Impish, vivacious, wandering bookworm adores pie.

Just for laughs, here's a photo of me in my pjs celebrating last summer's fresh, tart cherry pie.

Meme rules:
1) Write your own six-word memoir about yourself.
2) Post it on your blog and include a visual illustration if you'd like.
3) Link to the person that tagged you in your post and to this original post if possible, so we can track it as it travels across the blogosphere.
4) Tag five more blogs with links.
5) And don't forget to leave a comment on the tagged blogs with an invitation to play!

I'm not fond of "tagging" or forwarding emails to people when I'm told to do so (that's my impish disrespect for authority coming through), but if you read the meme rules and want to play, I look forward to reading yours.

Friday, May 9, 2008

Goodbye, Fraggle Green Carpet!

Several folks have asked for some before and after photos of our new house. Here are the rooms we've worked on thus far, plus some spring garden shots.

My Sister's Wedding

My sister got married on May 1, and I was fortunate to be there for the wedding. It was a small but lovely ceremony...with bagpipes of course! (Little Sis and I have created a family tradition of having at least one man in a kilt at our weddings.) Here are a few photos.

Wednesday, May 7, 2008

Modern Greek

It feels like an eternity since I've written about a book. What with renovating, moving, traveling, and then coming back to more unpacking and renovating, I haven't been reading as often as I'd like. Plus, now that I'm in my third trimester, I find afternoon naps are once again a necessity (as they were in the first trimester).

With all of that in mind, there is a book I finished last week that was a good deal of fun. It's another young adult novel called The Lightning Thief. Penned by Rick Riordan, it's the first book in the series entitled "Percy Jackson and the Olympians." Though not a work of art (it's no Octavian Nothing), it combines a creative premise with a beguiling, quick-paced plot. Percy, a preteen who can't seem to fit in, discovers he is a classical hero in the truest sense: his father is an ancient Greek god. After entering a summer camp for half-blood children, Percy discovers how the gods have moved West with progress, leaving illegitimate and gifted progeny in their wake. Percy soon embarks on a quest with two friends.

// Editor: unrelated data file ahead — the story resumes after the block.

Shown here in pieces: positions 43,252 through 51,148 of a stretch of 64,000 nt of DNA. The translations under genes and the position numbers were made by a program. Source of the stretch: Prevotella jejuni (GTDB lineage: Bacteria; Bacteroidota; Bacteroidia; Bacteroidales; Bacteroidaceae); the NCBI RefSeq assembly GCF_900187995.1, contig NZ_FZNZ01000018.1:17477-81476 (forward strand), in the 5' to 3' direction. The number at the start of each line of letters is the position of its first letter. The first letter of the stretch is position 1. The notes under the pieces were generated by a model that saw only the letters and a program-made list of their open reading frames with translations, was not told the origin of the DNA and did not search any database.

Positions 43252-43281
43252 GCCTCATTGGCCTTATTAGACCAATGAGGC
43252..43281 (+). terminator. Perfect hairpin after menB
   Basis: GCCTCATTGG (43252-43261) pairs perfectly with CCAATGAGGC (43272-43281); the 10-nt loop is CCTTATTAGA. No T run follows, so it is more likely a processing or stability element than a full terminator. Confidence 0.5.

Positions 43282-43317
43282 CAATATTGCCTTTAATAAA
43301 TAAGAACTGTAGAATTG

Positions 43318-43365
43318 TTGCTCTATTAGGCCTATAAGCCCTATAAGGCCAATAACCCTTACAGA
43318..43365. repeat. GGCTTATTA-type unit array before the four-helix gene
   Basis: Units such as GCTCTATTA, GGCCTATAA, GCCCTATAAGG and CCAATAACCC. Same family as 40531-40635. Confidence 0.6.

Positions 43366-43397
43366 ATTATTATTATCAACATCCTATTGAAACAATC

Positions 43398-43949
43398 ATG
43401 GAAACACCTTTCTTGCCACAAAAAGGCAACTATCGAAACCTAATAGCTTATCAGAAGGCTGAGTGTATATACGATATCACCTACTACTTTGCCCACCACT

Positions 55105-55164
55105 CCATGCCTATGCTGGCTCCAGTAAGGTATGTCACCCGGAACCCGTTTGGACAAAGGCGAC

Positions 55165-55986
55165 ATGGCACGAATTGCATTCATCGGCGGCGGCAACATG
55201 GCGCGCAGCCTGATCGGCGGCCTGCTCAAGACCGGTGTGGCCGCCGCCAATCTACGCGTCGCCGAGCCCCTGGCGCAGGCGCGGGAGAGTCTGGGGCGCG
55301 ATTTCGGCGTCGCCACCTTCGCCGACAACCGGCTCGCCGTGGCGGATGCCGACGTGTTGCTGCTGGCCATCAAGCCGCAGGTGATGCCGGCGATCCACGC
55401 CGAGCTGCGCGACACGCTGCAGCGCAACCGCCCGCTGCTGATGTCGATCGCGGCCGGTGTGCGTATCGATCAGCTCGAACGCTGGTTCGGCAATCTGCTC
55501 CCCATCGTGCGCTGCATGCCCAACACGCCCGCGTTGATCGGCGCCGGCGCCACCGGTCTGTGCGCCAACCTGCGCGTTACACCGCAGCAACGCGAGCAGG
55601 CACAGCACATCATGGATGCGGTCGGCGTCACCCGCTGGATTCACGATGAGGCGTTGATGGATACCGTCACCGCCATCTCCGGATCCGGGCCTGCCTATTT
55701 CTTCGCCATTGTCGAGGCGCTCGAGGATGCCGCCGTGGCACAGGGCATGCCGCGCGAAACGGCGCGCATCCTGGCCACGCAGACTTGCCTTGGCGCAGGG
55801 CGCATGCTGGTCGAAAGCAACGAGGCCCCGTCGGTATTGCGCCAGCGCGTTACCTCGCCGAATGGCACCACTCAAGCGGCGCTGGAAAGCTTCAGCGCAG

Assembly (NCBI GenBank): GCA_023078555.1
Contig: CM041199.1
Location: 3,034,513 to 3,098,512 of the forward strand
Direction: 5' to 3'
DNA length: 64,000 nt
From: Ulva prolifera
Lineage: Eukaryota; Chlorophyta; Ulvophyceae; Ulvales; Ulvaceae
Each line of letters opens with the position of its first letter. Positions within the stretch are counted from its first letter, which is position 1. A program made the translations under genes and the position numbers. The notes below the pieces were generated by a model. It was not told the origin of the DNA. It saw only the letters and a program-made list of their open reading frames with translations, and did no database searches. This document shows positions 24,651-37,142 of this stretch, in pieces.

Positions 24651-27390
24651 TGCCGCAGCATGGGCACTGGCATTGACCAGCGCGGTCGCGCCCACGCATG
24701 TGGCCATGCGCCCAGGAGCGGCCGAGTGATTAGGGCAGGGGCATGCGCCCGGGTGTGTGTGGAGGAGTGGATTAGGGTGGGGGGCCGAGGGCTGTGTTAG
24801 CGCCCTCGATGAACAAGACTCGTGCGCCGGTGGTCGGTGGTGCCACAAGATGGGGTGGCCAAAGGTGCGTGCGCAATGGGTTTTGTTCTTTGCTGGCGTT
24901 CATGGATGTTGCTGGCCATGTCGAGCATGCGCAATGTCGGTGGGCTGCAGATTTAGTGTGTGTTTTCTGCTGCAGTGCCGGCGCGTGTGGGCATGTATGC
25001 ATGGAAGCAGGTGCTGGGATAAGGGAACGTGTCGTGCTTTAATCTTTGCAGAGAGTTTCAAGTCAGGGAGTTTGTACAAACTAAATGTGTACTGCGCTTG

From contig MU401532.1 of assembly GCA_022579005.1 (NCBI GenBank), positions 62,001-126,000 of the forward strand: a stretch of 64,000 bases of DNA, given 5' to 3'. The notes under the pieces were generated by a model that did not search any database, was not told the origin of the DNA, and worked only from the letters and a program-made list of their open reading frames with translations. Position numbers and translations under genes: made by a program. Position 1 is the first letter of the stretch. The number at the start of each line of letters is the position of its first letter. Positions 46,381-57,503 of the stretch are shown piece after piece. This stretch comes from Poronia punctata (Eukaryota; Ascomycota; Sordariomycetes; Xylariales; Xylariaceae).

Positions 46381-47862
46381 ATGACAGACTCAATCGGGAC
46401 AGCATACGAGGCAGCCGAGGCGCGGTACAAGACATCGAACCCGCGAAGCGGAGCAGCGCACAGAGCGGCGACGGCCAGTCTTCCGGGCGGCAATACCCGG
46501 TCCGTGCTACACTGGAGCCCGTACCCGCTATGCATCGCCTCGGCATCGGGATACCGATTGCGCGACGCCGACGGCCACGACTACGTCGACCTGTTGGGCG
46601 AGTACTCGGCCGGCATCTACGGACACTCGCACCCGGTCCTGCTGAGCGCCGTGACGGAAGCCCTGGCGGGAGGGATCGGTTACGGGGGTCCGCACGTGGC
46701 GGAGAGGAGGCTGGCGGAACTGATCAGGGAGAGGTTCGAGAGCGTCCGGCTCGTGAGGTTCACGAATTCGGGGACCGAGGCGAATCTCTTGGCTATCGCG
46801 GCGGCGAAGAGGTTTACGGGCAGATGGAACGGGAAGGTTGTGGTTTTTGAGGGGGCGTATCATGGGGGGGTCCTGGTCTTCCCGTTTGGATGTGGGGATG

I'm wondering if modernization of Greek myths is the latest trend because Lightning Thief portrays the gods tongue-in-cheek similar to The Pig Scrolls, which I also read this year. Considering the nonsense and soapy melodrama rampant in classical mythology, there's endless potential for snarky, modern adaptations.

Monday, May 5, 2008

Another Shower Photo

Jackamo sent me more baby shower photos, so I thought I'd post one more especially good one here.

Sunday, May 4, 2008

Friends from Far Away and Long Ago

This week I was in Pensacola for my sister's wedding and received a surprise baby shower the day after the wedding. Jackamo, in a rush of concern that I wouldn't be given a baby shower as a result of a fairly recent relocation, spent months collecting letters and gift cards from friends Ickie and I have made in our various jaunts across country and globe. As a result, I sat down to read dozens of notes from friends spread hither and yon, and I must say that all of you make Ickie and I look so much better by association. As I was grinning sappily in my airline seat yesterday, I had the thought: "If I were to crash and burn right now, I'd go down feeling utterly loved." We are beyond fortunate to have you in our lives and hardly feel worthy of your generosity.

HR and KH, friends since grade school, also attended the teatime soiree and asked if they would "make the blog." Here are photos of us all!